“I would like honeybees on campus.” Sam shares with her principal at Mt Abraham Union Middle/High School, a small school in central Vermont. Immediately images of bees, the school superintendent saying no, liability forms, and even chaos fill her head, but Gaynell the principal chose to silence all of the “yeah, buts” that were swirling around her head. She knew that Sam would only propose ideas that were good for students.
“Tell me what I need to know to say yes,” replied Gaynell. That simple affirmative response coming from a designer mindset of “Yes, and…” is key to innovation in schools. The Design Thinking process is one way to get there.
How easy would it have been for Gaynell to shut down Sam’s ideas? No one would fault her, having bees on campus is a new idea and unconventional to say the least. And yet by responding with a “Yes, and…” she invited Sam to share more. Sam, a biology teacher who was teaching a kitchen chemistry class, wanted to create authentic learning experiences. By incorporating bees into her curriculum, she saw an opportunity to teach students a skill that they could use later in life. She also saw opportunities to connect their learning to environmental causes. Bees are a dying resource. Teaching students about them would be good for the environment and good for the community. Sam did her research, she found a beekeeper, they walked the campus and found a suitable spot for honeybees.
With all of the research and plans in place, Gaynell approached her Superintendent and shared their plans. Initially, the idea of honeybees wasn’t received well, but Gaynell pressed on taking full responsibility for any parent concerns. They agreed if there were any health issues they would consider other options, and developed a contingency back-up plan should they need to find a new home for the bees. Gaynell wrote an article for the school newsletter, “We are Bringing Honey Bees to Campus” which assured parents and students of their safety and provided access to resources.
The honey bees came to school. Students were engaged at every step of the process. Students built the racks, and learned how to use the smoker. There was a lot of interest in the bees. How can I learn more? Do I have to take Kitchen Chemistry to work with the bees? Can we have a club? Success. None of this learning would have taken place, without a “yes, and” mindset.
What is your first response when you encounter a wild and crazy idea? Where do you sit on the Yes o’Meter? If a “yes, and….” response doesn’t feel natural to you, don’t worry you aren’t alone. Design thinking is messy and nonlinear, which can make it challenging for educators to embrace the process. Being open to new ideas can feel counterintuitive in a world that is often driven by mandates, but it is a mindset that can be developed. You could take a cue from Gaynell, borrowing her response, “Tell me what I need to know to say yes,” or try these three ideas to help build your “Yes, and” mindset.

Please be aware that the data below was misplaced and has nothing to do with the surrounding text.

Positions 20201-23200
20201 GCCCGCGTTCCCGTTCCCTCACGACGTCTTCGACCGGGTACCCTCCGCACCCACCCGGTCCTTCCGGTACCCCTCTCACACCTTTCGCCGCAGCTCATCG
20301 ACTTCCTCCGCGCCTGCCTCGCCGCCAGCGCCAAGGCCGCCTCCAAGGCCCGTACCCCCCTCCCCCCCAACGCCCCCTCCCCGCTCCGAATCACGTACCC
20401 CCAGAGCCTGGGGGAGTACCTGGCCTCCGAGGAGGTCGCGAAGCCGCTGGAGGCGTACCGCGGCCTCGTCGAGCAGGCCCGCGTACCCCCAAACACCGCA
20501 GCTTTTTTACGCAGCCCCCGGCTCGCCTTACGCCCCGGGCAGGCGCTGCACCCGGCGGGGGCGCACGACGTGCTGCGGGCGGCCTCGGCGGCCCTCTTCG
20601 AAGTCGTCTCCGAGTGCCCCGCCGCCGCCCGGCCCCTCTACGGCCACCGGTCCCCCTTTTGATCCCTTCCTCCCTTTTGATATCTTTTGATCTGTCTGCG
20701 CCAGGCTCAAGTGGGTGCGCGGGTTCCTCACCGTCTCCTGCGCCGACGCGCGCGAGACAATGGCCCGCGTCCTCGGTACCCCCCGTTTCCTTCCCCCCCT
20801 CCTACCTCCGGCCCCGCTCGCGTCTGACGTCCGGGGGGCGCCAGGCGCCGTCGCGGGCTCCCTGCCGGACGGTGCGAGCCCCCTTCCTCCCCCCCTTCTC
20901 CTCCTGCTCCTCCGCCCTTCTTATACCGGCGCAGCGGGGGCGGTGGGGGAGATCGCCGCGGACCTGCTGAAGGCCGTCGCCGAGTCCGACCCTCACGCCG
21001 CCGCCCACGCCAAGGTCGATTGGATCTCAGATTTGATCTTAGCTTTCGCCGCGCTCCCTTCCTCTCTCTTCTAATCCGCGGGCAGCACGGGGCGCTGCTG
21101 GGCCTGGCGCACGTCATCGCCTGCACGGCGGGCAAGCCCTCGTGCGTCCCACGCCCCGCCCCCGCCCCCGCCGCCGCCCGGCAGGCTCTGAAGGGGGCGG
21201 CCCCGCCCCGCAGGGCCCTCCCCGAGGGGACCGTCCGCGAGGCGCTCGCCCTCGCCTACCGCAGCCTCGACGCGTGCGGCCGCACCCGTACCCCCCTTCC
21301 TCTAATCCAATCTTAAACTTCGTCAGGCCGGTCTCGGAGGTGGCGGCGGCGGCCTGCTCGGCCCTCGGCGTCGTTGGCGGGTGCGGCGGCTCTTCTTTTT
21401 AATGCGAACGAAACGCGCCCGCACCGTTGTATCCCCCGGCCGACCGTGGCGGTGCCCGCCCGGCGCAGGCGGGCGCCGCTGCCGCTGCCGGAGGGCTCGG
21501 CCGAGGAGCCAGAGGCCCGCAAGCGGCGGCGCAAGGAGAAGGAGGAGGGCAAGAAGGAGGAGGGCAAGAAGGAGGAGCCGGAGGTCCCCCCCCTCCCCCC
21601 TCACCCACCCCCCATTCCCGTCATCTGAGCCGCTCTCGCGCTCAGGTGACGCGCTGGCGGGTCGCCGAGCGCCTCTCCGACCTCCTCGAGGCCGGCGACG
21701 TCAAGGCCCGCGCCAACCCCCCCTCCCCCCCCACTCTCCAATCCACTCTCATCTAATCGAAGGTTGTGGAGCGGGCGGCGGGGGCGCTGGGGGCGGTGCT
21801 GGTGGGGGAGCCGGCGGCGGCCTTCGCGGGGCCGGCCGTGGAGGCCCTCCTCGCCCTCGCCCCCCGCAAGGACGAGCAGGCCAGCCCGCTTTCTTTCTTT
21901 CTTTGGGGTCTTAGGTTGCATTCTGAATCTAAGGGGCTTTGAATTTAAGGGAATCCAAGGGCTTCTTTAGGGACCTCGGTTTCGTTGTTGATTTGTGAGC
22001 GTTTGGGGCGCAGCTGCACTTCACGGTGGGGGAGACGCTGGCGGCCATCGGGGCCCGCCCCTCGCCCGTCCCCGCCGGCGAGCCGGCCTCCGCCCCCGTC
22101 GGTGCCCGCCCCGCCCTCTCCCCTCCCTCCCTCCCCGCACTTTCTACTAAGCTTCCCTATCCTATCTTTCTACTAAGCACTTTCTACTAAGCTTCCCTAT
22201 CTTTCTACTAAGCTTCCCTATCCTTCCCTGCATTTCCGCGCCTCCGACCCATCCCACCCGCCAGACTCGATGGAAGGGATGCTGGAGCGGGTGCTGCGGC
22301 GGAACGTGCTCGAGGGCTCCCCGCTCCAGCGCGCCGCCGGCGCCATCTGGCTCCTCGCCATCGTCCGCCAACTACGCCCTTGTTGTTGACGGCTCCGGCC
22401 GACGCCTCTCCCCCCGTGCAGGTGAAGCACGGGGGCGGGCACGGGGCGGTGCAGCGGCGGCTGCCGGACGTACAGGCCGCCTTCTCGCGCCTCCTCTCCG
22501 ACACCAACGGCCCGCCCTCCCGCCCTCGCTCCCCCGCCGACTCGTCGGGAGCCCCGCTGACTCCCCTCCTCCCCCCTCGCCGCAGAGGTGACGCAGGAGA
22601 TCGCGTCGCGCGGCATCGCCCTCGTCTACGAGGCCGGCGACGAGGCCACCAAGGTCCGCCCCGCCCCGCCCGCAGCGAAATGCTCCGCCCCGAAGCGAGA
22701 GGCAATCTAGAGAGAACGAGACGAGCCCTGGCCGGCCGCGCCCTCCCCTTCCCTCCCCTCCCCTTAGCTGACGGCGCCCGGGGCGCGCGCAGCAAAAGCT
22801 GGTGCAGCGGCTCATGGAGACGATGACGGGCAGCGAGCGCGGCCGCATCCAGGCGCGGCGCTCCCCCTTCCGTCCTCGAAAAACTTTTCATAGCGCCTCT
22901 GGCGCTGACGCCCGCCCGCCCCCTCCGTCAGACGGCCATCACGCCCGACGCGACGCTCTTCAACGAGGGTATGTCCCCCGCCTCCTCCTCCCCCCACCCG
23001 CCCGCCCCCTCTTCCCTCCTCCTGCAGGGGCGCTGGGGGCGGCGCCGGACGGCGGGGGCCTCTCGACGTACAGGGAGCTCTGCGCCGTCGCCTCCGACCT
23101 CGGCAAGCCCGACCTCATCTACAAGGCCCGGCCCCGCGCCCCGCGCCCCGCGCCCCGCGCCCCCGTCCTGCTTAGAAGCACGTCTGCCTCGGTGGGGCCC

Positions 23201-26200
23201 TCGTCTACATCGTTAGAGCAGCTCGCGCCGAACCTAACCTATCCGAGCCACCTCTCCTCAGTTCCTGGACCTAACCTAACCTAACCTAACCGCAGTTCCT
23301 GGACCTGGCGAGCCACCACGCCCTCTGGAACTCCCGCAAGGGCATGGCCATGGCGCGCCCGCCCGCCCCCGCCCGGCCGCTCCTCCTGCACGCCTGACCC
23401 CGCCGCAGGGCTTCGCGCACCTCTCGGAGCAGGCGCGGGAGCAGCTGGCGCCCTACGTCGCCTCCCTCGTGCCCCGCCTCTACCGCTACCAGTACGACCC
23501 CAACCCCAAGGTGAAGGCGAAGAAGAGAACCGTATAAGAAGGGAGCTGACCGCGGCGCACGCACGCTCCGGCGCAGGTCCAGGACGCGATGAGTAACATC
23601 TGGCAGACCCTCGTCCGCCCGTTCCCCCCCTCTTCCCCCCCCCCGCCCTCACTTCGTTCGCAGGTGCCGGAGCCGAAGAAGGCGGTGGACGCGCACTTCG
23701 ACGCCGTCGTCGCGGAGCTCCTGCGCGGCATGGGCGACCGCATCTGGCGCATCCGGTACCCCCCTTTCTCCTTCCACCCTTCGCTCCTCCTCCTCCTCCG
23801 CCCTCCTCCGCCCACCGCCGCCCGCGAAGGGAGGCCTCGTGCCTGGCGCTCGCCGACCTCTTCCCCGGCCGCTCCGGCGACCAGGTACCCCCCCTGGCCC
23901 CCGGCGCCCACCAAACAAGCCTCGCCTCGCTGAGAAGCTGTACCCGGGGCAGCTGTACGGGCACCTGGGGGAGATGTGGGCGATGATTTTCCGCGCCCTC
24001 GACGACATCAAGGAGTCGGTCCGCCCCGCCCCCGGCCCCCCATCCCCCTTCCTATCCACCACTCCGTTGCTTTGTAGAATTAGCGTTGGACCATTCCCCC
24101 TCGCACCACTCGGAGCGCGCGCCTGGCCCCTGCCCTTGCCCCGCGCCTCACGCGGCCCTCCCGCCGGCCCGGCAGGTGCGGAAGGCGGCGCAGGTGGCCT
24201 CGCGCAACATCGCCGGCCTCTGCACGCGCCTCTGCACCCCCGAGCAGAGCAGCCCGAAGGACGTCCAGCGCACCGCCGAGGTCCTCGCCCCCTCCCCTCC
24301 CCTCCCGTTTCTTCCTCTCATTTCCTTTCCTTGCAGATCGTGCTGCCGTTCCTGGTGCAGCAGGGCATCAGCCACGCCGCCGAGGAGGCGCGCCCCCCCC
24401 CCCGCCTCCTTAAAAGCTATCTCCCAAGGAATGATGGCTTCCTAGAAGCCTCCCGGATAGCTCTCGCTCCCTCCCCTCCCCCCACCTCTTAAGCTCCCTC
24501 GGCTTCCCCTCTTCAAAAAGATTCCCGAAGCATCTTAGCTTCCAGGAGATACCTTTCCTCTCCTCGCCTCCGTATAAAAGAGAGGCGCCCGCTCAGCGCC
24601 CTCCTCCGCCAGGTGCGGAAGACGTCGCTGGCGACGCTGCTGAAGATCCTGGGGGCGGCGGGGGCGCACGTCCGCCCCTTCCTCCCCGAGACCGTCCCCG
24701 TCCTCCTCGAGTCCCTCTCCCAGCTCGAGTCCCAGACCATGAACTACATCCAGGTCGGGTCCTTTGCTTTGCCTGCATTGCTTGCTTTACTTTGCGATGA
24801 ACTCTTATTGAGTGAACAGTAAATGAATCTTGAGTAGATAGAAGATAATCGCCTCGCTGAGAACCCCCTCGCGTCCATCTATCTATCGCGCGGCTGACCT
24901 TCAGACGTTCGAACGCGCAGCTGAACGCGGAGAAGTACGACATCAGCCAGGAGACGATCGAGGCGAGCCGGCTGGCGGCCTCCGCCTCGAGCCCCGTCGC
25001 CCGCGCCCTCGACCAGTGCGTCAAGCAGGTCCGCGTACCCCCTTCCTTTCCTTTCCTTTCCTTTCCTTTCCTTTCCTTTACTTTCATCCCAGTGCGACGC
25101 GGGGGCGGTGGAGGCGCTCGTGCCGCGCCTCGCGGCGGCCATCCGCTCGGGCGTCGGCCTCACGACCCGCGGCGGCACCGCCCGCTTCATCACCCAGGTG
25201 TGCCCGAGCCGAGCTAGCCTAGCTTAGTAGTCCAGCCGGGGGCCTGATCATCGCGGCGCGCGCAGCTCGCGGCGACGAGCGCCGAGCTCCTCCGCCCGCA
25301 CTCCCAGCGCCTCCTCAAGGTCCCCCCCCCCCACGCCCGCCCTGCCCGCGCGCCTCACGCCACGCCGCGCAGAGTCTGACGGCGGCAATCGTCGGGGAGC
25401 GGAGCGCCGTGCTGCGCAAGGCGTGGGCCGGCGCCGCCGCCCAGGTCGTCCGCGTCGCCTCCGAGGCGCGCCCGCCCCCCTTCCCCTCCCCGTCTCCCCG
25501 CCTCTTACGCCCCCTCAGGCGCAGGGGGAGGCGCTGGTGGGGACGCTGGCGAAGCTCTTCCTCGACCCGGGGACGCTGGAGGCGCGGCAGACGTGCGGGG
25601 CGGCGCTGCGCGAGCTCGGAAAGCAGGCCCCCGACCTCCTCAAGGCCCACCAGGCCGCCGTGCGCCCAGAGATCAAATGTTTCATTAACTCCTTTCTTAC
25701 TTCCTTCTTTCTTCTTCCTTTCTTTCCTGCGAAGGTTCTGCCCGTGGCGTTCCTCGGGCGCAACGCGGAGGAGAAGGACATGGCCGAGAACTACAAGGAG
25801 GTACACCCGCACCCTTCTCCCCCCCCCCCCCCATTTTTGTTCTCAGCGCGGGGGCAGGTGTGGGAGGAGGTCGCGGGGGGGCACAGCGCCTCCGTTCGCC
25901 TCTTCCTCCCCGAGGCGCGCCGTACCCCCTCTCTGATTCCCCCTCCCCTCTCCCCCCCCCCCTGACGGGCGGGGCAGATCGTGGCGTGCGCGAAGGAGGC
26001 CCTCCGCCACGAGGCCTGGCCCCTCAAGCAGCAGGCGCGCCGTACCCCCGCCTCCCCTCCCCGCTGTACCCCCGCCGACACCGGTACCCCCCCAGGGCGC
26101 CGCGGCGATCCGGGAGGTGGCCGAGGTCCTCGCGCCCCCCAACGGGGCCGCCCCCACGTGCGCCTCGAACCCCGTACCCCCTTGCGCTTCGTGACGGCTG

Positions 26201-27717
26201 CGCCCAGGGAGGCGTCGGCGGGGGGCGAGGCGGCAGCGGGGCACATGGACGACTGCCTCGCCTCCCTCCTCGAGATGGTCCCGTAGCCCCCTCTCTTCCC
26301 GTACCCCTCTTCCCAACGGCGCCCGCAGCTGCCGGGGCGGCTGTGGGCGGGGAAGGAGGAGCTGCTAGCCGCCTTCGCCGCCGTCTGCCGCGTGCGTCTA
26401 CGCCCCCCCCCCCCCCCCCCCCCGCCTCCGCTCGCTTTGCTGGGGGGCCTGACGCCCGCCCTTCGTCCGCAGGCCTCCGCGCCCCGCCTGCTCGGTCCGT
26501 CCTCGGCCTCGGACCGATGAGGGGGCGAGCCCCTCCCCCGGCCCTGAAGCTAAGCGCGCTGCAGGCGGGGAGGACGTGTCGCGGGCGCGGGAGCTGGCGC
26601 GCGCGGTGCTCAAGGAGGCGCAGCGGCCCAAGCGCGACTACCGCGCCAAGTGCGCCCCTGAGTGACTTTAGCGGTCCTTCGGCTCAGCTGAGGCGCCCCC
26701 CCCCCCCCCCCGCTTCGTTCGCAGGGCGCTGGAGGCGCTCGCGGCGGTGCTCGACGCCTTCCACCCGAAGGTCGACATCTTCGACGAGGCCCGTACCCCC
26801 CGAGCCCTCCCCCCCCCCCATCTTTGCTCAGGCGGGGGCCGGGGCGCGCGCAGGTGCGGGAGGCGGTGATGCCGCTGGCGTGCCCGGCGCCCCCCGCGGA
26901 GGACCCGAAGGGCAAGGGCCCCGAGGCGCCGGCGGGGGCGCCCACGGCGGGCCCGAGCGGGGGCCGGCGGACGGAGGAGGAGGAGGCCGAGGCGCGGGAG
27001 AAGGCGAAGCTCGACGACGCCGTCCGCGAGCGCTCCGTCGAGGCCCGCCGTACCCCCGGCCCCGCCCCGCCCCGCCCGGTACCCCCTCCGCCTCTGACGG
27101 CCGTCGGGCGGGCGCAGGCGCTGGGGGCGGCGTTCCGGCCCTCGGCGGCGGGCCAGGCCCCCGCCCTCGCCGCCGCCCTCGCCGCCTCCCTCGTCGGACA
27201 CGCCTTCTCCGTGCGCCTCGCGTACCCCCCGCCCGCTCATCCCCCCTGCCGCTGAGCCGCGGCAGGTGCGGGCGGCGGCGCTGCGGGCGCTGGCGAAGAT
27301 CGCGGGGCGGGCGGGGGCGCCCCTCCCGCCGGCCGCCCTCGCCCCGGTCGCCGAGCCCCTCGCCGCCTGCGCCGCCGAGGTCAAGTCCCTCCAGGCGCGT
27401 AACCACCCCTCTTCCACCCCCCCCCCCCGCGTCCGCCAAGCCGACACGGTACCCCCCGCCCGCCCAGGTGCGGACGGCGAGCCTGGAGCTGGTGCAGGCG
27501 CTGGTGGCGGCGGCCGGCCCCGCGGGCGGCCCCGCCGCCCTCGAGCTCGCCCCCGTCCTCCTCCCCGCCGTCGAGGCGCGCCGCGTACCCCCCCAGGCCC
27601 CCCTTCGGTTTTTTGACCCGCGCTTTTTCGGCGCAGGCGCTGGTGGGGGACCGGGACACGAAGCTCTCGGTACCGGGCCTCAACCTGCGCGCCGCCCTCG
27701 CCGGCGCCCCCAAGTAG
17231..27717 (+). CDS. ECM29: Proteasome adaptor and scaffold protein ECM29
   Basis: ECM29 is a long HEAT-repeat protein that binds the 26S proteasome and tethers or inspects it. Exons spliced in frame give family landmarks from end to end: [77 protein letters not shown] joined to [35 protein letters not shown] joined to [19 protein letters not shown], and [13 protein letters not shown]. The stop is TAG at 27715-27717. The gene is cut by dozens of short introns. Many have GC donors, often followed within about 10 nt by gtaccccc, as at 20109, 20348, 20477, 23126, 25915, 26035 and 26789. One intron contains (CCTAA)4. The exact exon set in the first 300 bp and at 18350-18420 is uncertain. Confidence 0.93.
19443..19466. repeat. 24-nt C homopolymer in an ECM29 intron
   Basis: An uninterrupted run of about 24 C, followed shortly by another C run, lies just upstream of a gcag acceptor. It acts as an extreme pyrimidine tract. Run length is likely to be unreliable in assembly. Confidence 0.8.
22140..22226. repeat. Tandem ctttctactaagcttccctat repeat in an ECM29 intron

Use Nurturing Language - New ideas are fragile and need to be treated as such. Unintentionally, we use language that kills ideas both with our teachers and our students. Phrases like “A good idea but…,” “They’d never let us do that,” or “We tried that already.” Try replacing those idea killing phrases with nurturing phrases like “That sounds interesting, tell me more,” “How can we make it work?” or “Let’s try it.” This isn’t to say that every idea you are presented will work out, but try to nurture ideas a little longer until they have had time to grow and are a little less fragile. It is far easier to kill an idea than to get an idea to a workable solution.
Turn a “Yeah but,...” into a “Yes, and…” As you learn to be more open and less judgemental of ideas, challenge yourself to identify roadblocks or any “yeah, buts…” that will come up and see if you can remove them. If there was a crazy idea I wanted my students or staff to entertain, I would try to brainstorm all of the “yeah,buts..” that I knew had a possibility of showing up. Then I would see If I could think of a way to solve them before they derailed the development of a new idea.
Let Go and Take Small Risks We’ve all heard the advice that we need to get out of our comfort zone, yet very few of us ever really do it. Why? It’s easier not too and we equate getting out of our comfort zone with doing something big or scary, when really very small actions are required. At least once a week try taking a new route home, eat at a different restaurant, have a conversation with someone you don’t normally spend time talking to, take a different fitness class or watch news from a different channel. Trying new things forces your brain to think that stimulates creativity and will rub off into other areas of your life. As a result, you might just start to see everything in a new light.
Developing a “Yes, and…” mindset unlocks possibilities and allows ideas to flourish and grow. Over time, I’ve learned good ideas often hide in the crazy ones, never to be discovered when “yeah, buts…” run rampant.